Gang-related violence has proven to be an issue that has exploded in the Central American countries of El Salvador, Guatemala and Honduras. With a tight organization, access to modern communications technology such as cell phones, an emphasis on loyalty and the influx of drug money, gangs in Central America have been able to act with impunity. Sadly, police corruption has not helped the situation.
Yet, the trend in Canadian immigration law has been to place greater restrictions on the ability of victims and potential victims of gang-related violence in Central America to seek protection in Canada. Specifically, a restrictive interpretation of U.S. asylum law greatly diminishes the ability of those fleeing from gang-related violence to receive protection in the Canada.
Asylum is a humanitarian program which permits a person to stay in the United States, and eventually apply for permanent residency, if that person fear persecution based on race, religion, political opinion, nationality or membership in a particular social group. It is not enough that a person has been the target of violence. Rather, an asylum applicant must show that he or she has been targeted or threatened because of one of the protected bases.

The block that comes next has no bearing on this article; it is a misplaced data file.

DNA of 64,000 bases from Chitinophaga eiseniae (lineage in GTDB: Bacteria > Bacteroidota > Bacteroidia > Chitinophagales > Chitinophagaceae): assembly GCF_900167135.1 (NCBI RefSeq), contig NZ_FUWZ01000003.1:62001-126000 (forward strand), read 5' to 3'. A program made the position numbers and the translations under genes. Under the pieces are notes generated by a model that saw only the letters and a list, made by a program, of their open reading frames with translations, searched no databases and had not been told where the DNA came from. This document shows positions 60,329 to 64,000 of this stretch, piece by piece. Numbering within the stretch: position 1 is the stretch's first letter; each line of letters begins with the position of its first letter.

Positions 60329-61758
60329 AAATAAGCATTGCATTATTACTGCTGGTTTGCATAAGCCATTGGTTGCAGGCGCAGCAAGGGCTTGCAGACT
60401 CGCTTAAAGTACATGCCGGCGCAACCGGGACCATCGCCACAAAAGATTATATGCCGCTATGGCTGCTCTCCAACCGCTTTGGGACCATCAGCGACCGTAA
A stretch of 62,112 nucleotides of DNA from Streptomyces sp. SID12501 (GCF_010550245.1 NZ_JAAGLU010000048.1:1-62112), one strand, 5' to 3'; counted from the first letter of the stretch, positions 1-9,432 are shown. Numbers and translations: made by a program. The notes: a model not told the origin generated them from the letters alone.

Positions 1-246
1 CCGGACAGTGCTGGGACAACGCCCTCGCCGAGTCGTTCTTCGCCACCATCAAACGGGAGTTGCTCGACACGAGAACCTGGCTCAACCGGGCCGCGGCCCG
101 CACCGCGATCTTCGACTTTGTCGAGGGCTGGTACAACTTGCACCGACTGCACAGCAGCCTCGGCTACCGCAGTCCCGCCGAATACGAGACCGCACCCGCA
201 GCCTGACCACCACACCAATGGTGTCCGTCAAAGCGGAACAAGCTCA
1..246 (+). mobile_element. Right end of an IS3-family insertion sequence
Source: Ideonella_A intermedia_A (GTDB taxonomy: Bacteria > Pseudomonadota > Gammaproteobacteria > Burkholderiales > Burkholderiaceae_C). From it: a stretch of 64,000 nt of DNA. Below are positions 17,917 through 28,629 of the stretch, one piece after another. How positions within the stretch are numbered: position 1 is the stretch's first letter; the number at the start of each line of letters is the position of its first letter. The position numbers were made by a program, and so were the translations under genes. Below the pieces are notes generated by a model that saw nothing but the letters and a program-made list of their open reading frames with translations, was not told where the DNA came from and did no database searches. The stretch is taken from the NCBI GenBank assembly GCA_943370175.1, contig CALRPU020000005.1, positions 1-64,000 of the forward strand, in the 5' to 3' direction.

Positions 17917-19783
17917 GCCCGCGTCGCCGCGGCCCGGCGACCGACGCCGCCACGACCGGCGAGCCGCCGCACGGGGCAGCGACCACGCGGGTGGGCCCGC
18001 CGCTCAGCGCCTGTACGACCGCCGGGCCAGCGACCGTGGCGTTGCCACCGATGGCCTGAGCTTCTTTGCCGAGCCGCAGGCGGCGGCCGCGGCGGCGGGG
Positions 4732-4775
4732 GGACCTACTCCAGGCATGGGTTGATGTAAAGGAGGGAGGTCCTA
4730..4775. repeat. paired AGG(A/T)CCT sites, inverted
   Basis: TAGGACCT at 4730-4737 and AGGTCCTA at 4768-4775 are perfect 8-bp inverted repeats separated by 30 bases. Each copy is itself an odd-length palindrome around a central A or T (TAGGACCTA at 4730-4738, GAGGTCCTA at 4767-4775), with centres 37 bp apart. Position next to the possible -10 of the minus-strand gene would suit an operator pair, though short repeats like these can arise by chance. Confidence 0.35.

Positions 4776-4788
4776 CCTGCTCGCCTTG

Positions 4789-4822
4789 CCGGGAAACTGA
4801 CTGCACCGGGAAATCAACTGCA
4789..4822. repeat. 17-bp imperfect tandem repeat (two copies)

The United Nations Human Rights Committee (“UNHRC”) has likewise criticized the social visibility criteria adopted by the BIA. Because asylum law is based on U.N. agreements, UNHRC guidelines are often used by U.S. courts in interpreting the law. The UNHRC has argued that the social visibility requirements are inconsistent with UNHRC social group guidelines.
Although Immigration Court judges are bound to follow BIA precedent, this should not prevent those with gang-related asylum claims from seeking asylum protection. Quite the contrary, applicants who oppose the BIA standard have the right to seek review of the BIA’s interpretation of the law with the relevant circuit court. Even if an applicant is subject to the jurisdiction of one of the circuits which has adopted the social visibility standard, legal review is still possible with the U.S. Supreme Court. Given the split among the circuit courts on this key issue, there is the possibility that with the right case, the issue will be accepted by the Supreme Court for review. Although those who seek asylum because of the fear of gang-related violence face a tough fight, the issue should still be pressed until the Supreme Court rules on it.
One of the most biting critics of the BIA’s new standard is Judge Posner of the Seventh Circuit. Judge Posner noted that the social visibility requirement “makes no sense,” and that many of the groups that had already been recognized under prior BIA precedent would not meet the requirement. In a homophobic society, for example, a homosexual could pass as a heterosexual, particularly if the person was trying to avoid assassination or other forms of violence. Likewise, a woman who has not undergone genital mutilation would look no different from any other woman in society. Indeed, such people would actively avoid social visibility in order to avoid being a target of persecution.